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  • 04-Feb-12 Seeking Sane Ways to Store Nuclear Waste
  • (in TWTW Feb 4, 2012)
    S. Fred Singer, Chairman and President , Science and Environmental Policy Project (SEPP)

    Seeking Sane Ways to Store Nuclear Waste


    Originally appeared in Wall St. Journal, Mar 29, 1985

    The Nuclear Waste Policy Act of 1982 mandating the permanent underground disposal of spent fuel from civilian reactors, is known irreverently as the Nuclear-WPA - and for good reasons. NWPA may be the largest public-works program ever foisted onto the American public by Congress. Unlike cross-country canals, flood control and other water-management projects, there is not even a useful output here. Just $100 billion (or so, depending on inflation) spent over 25 years, with a bunch of people digging deep holes in the ground and another bunch filling them in.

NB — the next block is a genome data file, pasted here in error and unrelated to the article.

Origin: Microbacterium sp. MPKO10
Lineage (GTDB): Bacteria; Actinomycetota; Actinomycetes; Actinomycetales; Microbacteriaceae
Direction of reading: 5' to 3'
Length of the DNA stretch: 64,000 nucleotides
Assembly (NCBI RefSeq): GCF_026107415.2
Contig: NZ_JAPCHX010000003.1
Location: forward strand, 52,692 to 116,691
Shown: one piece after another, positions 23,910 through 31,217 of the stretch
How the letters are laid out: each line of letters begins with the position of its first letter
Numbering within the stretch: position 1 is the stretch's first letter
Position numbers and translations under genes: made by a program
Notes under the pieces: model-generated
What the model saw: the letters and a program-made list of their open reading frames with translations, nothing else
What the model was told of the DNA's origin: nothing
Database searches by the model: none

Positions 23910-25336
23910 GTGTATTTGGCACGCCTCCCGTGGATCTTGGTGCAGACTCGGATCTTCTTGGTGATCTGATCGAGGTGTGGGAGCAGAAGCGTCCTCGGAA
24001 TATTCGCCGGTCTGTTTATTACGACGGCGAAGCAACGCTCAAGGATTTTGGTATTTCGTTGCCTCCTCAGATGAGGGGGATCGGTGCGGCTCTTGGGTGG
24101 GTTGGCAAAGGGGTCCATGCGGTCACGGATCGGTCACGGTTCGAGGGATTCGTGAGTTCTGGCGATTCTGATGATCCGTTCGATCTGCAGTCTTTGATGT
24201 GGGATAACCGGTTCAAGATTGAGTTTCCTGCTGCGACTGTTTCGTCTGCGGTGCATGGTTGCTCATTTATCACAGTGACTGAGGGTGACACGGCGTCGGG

If you think this is an unkind caricature of NWPA, consider these other features:

    The disposal program is financed by a straight excise tax on nuclear power, now running more than $300 million a year and growing rapidly! Like all regressive taxes, it hits the poor the hardest.

    The tax is being collected from rate-payers in advance, years before any construction is to take place. (By contrast, many state public utility commissions do not permit an electric utility to charge even their ongoing construction costs to rate-payers.) The Department of Energy is already pondering the need for an increase in the fee, currently 0.1 cent per kilowatt hour.

    The program has no built-in incentives for efficiency, and, in fact calls for multiple efforts: Nine sites to be investigated, five to be nominated and three to be characterized (an extensive and expensive undertaking), before one geologic repository site is recommended to the president. Then the whole partridge-in-a-pear tree process has to be repeated, since NWPA calls for the construction of two repositories; doubling the total cost is supposed to provide for a sharing of the political burden.

    No Concern for the Rate-payer